Why Democratic Departures From the House Have Republicans Salivating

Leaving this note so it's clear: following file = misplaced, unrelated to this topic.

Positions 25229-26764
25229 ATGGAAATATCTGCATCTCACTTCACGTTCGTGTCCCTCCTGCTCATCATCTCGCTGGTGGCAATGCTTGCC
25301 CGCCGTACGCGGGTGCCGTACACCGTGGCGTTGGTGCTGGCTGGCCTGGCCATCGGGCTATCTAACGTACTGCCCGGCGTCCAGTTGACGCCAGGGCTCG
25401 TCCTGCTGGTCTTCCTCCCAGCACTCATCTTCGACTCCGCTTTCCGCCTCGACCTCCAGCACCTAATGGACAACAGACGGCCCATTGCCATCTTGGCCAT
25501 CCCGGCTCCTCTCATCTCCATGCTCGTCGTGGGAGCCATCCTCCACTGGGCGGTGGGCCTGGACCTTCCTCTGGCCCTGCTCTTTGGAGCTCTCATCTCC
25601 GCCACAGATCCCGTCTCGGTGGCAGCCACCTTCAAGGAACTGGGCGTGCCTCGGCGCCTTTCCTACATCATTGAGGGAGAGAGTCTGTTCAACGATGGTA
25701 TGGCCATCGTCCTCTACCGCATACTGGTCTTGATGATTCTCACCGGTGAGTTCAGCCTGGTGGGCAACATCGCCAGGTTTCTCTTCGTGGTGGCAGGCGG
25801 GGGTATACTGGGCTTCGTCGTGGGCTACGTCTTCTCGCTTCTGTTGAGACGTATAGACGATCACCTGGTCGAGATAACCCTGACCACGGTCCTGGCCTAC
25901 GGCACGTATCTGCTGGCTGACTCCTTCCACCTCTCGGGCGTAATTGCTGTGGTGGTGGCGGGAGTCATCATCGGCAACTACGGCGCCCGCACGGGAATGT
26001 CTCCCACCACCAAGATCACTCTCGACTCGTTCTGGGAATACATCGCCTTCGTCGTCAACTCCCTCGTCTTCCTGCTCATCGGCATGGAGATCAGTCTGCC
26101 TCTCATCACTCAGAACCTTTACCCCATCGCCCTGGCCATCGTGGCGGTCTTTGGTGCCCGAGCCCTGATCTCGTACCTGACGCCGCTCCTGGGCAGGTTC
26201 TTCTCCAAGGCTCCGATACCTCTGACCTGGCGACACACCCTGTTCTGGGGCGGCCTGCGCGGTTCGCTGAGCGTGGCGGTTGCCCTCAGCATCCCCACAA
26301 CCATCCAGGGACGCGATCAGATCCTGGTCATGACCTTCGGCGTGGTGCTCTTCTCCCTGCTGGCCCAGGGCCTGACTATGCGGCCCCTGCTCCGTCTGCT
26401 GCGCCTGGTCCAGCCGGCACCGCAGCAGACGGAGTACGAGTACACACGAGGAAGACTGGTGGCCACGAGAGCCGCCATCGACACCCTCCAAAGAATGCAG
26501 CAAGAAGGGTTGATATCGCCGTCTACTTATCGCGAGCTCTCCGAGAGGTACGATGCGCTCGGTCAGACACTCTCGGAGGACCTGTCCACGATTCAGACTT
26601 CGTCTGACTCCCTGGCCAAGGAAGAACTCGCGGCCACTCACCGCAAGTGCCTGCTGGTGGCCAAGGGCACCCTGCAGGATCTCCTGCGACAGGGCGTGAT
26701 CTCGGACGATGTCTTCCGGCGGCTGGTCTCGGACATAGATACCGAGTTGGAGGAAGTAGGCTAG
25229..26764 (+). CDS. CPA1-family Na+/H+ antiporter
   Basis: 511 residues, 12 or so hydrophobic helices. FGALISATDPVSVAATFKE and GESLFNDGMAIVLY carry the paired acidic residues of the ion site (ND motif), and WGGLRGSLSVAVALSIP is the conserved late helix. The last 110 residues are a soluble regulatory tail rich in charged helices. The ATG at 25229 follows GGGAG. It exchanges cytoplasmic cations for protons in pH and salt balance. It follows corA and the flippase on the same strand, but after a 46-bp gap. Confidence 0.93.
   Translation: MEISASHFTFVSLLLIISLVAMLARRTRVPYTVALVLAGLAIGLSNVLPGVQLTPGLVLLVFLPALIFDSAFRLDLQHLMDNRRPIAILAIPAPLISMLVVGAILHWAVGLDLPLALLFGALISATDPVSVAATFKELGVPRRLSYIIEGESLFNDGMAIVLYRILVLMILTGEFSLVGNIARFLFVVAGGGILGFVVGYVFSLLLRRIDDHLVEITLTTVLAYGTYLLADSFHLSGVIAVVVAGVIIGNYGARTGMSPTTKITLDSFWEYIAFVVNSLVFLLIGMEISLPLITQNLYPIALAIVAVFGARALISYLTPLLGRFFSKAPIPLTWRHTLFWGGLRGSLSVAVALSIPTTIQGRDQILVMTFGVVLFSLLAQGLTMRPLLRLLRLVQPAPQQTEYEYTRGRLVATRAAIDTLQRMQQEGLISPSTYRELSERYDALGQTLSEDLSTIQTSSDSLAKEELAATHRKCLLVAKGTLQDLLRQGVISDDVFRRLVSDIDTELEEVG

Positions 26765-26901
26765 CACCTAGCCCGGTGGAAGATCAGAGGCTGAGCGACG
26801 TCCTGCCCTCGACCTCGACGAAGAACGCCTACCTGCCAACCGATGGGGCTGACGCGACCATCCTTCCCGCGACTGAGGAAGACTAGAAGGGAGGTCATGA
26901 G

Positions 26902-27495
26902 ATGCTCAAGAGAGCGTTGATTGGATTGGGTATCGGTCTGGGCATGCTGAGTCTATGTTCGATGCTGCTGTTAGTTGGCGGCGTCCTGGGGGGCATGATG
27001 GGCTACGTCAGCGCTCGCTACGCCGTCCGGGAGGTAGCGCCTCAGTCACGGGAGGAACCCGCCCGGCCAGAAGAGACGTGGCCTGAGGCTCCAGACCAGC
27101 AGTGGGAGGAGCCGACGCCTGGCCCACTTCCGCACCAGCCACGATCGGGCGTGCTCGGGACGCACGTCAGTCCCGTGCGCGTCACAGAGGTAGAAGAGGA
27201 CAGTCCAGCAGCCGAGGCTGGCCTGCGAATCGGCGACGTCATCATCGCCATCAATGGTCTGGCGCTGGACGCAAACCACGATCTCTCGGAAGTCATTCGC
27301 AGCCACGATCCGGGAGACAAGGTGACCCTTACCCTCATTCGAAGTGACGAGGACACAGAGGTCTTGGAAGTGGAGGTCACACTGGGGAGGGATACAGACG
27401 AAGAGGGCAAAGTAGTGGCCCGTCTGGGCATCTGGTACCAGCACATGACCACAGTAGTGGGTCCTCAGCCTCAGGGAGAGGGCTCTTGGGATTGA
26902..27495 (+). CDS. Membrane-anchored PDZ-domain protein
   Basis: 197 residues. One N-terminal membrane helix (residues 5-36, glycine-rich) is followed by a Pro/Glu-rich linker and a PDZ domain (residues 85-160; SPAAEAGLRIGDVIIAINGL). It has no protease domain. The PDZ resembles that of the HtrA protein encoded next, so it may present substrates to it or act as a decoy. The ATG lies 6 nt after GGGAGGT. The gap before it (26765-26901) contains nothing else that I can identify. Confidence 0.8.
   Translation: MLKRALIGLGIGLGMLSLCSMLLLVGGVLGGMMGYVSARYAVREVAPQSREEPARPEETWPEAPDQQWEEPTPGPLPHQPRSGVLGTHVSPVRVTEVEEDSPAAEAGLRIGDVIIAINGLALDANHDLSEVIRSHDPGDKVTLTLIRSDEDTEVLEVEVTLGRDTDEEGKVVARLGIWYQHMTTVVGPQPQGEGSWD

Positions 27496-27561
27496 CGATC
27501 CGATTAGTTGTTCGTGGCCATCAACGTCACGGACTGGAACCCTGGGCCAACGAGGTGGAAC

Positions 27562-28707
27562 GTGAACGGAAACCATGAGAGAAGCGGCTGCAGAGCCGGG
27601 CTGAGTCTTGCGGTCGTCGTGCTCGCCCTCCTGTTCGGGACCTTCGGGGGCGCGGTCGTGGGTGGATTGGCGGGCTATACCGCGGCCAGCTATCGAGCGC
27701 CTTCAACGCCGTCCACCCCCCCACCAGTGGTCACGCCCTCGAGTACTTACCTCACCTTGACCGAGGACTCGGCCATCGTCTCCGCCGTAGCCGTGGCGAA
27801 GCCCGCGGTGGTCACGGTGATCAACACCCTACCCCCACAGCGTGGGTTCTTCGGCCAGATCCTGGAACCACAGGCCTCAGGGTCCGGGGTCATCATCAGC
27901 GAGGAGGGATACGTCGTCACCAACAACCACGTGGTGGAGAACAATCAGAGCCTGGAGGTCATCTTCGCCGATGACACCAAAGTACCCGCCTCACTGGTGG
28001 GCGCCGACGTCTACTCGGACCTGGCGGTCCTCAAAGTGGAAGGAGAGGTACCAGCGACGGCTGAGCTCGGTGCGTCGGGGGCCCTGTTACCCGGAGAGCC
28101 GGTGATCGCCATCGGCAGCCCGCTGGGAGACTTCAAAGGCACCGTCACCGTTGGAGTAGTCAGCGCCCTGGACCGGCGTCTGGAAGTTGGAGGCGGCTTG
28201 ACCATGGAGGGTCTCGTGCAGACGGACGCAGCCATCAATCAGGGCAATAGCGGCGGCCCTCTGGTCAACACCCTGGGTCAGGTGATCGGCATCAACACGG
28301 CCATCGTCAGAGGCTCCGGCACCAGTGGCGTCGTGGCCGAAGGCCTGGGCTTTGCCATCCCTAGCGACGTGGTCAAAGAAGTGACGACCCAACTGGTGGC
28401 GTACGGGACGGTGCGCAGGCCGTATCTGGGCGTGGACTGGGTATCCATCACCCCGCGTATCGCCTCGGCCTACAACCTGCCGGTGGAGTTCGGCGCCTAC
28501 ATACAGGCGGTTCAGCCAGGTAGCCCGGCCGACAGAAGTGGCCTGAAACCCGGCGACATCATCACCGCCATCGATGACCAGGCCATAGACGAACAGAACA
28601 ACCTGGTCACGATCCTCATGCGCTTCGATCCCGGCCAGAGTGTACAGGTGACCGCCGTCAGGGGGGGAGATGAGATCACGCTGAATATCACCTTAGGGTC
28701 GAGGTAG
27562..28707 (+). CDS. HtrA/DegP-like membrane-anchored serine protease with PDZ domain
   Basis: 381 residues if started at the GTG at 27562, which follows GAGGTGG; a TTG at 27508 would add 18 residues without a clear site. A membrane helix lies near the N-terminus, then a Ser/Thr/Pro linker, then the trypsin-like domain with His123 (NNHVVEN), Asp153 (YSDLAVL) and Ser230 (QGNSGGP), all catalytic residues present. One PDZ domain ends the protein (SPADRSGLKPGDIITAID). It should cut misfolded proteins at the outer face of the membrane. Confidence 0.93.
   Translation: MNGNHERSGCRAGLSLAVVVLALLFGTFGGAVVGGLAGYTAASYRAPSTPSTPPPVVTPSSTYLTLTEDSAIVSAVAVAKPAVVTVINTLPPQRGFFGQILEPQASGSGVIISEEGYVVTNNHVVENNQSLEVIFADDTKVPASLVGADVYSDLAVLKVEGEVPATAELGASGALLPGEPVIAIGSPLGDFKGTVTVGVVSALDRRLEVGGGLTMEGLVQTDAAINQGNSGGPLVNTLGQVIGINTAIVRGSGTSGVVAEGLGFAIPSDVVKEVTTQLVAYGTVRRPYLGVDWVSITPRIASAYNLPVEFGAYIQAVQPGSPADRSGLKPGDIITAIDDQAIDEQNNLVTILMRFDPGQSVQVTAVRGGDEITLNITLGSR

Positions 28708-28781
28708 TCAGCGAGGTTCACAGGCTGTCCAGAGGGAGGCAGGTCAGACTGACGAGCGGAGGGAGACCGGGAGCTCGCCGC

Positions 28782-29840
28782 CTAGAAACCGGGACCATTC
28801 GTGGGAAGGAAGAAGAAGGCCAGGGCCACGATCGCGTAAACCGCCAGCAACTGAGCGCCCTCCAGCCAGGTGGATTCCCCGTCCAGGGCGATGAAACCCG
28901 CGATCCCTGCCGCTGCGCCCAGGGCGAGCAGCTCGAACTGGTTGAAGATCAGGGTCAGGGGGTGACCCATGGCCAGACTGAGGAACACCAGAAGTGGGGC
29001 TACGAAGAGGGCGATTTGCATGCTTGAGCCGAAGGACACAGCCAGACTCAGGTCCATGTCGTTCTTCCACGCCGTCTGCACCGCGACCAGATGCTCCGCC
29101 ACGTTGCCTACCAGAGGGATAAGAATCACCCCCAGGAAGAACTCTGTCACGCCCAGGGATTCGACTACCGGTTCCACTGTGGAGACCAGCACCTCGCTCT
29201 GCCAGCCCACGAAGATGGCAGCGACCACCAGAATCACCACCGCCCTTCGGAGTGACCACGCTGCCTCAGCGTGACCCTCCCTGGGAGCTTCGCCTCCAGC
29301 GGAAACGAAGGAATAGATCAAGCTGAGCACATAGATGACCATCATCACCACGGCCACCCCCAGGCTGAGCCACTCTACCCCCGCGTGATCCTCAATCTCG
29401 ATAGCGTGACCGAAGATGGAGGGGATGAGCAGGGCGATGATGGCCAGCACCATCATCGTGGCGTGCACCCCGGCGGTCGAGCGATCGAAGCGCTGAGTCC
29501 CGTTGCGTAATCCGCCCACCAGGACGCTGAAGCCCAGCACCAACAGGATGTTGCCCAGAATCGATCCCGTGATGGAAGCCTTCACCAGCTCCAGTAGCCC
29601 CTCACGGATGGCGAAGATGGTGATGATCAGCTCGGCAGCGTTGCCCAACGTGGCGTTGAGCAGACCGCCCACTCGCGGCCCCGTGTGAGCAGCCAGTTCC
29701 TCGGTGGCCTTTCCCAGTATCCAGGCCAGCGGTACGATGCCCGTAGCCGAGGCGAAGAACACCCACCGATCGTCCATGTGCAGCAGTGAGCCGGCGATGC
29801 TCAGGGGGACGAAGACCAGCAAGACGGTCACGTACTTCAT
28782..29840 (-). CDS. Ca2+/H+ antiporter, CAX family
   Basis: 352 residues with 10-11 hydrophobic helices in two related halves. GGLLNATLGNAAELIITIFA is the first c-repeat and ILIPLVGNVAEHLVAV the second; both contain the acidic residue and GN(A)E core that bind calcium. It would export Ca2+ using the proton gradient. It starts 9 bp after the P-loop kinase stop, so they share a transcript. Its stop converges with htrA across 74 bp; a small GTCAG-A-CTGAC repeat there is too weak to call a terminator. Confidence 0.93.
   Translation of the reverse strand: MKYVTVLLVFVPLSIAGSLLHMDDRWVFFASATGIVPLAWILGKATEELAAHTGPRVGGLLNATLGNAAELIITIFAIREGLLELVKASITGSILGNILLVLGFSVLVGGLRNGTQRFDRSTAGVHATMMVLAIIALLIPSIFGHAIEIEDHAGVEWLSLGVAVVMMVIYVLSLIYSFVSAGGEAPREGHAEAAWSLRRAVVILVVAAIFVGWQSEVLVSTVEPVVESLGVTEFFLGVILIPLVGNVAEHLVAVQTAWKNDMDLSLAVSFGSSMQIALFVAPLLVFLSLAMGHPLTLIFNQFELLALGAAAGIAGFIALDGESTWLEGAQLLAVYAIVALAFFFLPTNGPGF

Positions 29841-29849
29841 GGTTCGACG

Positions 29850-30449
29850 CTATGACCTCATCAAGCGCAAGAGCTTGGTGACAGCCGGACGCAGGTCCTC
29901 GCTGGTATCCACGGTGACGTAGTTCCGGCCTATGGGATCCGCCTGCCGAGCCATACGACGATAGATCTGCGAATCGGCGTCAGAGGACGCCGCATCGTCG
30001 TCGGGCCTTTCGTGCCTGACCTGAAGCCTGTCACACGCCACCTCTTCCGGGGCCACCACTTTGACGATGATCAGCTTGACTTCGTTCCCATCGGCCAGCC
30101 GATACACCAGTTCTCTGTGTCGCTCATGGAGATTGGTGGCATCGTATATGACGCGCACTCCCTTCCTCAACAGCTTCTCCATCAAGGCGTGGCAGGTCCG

WASHINGTON — With 18 months left before the midterms, a spate of Democratic departures from the House is threatening to erode the party’s slim majority in the House and imperil President Joe Biden’s far-reaching policy agenda. In the past two months, five House Democrats from competitive districts have announced they won’t seek reelection next year. They include Rep. Charlie Crist of Florida, who on Tuesday kicked off a campaign for governor, and Rep. Tim Ryan of Ohio, who will run for the Senate seat being vacated by Rob Portman. Three other Democrats will leave seats vacant in districts likely to see significant change once they are redrawn using the data from the 2020 census, and several more are weighing bids for higher office. Sign up for The Morning newsletter from the New York Times An early trickle of retirements by House members in competitive districts is often the first sign of a coming political wave. In the 2018 cycle, 48 House Republicans didn’t seek reelection — and Democrats won 14 of those vacancies. Now Republicans are salivating over the prospect of reversing that dynamic and erasing the Democrats’ six-seat advantage. “The two biggest headaches of any cycle are redistricting and retirements, and when you have both in one cycle it’s a migraine,” said former Rep. Steve Israel of New York, who led the Democratic Congressional Campaign Committee in 2012 and 2014. Democrats face other vexing challenges as well: Republican legislators control redistricting in key states where they can draw boundaries in their favor. Redistricting alone — with Republicans controlling mapmaking in three times as many districts as Democrats — could provide Republicans the seats they need to control the House. And historic political trends almost always work against the president’s party in midterm elections. The prospect of losing the House majority adds a greater level of urgency for the Biden administration and congressional Democrats eager to push through expansive policy proposals. It also raises questions about the staying power of Democrats, after an election in which they barely ousted an unpopular president while suffering a surprising number of down-ballot losses in races they expected to win. The results appeared to blunt the momentum the party generated in 2018 when it picked up 41 seats in the House. This could be just the beginning of the Democratic departures: The high season for congressional retirements typically comes in early fall after members spend the August recess taking the political temperature of their districts. Further complicating the picture for Democrats is the Census Bureau’s monthslong delay in completing the reapportionment process and delivering to states the final demographic and block-level population data. That has left the parties’ House committees in a state of suspended animation, unable in many instances to recruit candidates and devise electoral strategy. While each day brings announcements of new 2022 candidates, many are not being specific about which district they are running in. Dozens more are waiting until the fall, when they will see the new boundaries, to decide whether they will formalize their campaigns. “It’s like going to war on a battlefield but you don’t know where you’re fighting, when you’re fighting or who you’re fighting,” Israel said. The largest concentration of competitive and vacant House seats may be in Central Florida. In addition to Crist, who represents St. Petersburg, two other Democratic representatives, Stephanie Murphy of Winter Park and Val Demings of Orlando, are weighing runs for statewide office. All three now hold seats in districts Biden carried handily last November, but with Republicans in control of Florida’s redistricting process, the state’s congressional map is likely to soon be much better for Republicans than it is now. Each of the districts would be exceedingly expensive for a new candidate to run in because of the high cost of media in Florida, further stretching the party’s resources in what is expected to be a difficult election cycle. “You have to assume that because Republicans get to control reapportionment that it’s not going to get any easier,” said Adam Goodman, a Florida-based Republican media strategist, who predicted that the GOP would take two of the three seats now held by Crist, Demings and Murphy. “The Crist seat — it took a Charlie Crist type of person to hold that seat in ’20. The Democrats won’t have that person this time.” Nikki Fried, Florida’s agriculture commissioner who is weighing her own run for governor, echoed that assessment as she tweaked Crist at her own news conference, which competed for attention with his campaign launch. “It’s a time when we need his voice and his vote up in Washington, D.C.,” Fried said. “His seat is one that only probably Charlie Crist can hold on to, so really would like to have encouraged him to stay in Congress.” Democratic strategists said it was hardly unusual for members of Congress to seek a promotion to statewide office. “A lot of us lived through 2009 and 2010, and we’re not seeing that level of rush to the exits that we did then,” said Ian Russell, a former official with the House Democrats’ campaign arm. “It’s not surprising that members of Congress look to run statewide, that has been happening since the founding of the republic and doesn’t indicate a bigger thing.” Republicans, optimistic about being on offense for the first time since 2014, cited potential pickup opportunities in western Pennsylvania, where Rep. Conor Lamb is weighing a run for the state’s open Senate seat; New Hampshire, where Rep. Chris Pappas may run for governor rather than seek reelection in a district likely to become more Republican; and Iowa, where Rep. Cindy Axne told The Storm Lake Times last month that her first two options for 2022 were running for Senate or governor. “House Democrats are sprinting to the exits because they know their chances of retaining the majority grow dimmer by the day,” said Rep. Tom Emmer of Minnesota, the chairman of the National Republican Congressional Committee. Rep. Ann Kirkpatrick of Arizona, who last year entered an alcohol rehabilitation program after falling on the Washington Metro, also chose not to seek reelection. Rep. Cheri Bustos, whose district covering a swath of Central and Northwest Illinois swung to Donald Trump, announced her retirement last week. Last year Bustos led the House Democrats’ campaign arm through a disappointing cycle, when the party lost 13 seats after it expected to flip Republican-held districts. Along with Florida, Republicans are expected to draw themselves more favorable congressional districts in Georgia, where Democrats hold two competitive districts in Atlanta’s northern suburbs, and Texas, which will add two new seats for the 2022 elections. Ryan’s Democratic district in Northeast Ohio is likely to disappear when Ohio Republicans draw a map with one fewer House seat, and Rep. Filemon Vela of Texas, whose Rio Grande Valley district became 8 percentage points more Republican from 2016 to 2020, chose retirement rather than compete in what was likely to be his first competitive reelection bid. “This is where Democratic underperformance in 2020 really begins to hinder Democrats down ballot,” said Ken Spain, a veteran of the House Republicans’ campaign arm. “Republicans fared well at the state level last cycle, and now they’re going to reap the benefits of many of those red states drawing a disproportionate number of the seats.” Because Republicans hold majorities in more state legislatures, and Democrats and voters in key states such as California, Colorado and Virginia have delegated mapmaking authority to nonpartisan commissions, the redistricting process alone could shift up to five or six seats to Republicans. That is potentially enough to seize the majority if they don't flip any other Democratic-held seats. Democrats are expected to press their advantages where they can, particularly in Illinois and New York, states that lost one House district each in last week’s reapportionment. New York’s new map is certain to take a seat from Republicans in upstate New York, and one Republican-held seat in Central Illinois may be redrawn to be Democratic while another is eliminated. For the moment there are more House Republicans, six, not seeking reelection than the five House Democrats retiring or aiming for a promotion to statewide office. But of the Republicans, only Reps. Lee Zeldin and Tom Reed of New York represent districts that are plausibly competitive in 2022. With Democrats holding supermajority control of the New York state Legislature, Zeldin, who is running for governor, and Reed, who retired while apologizing for a past allegation of groping, could both see their districts drawn to become far more competitive for Democrats. This article originally appeared in The New York Times. © 2021 The New York Times Company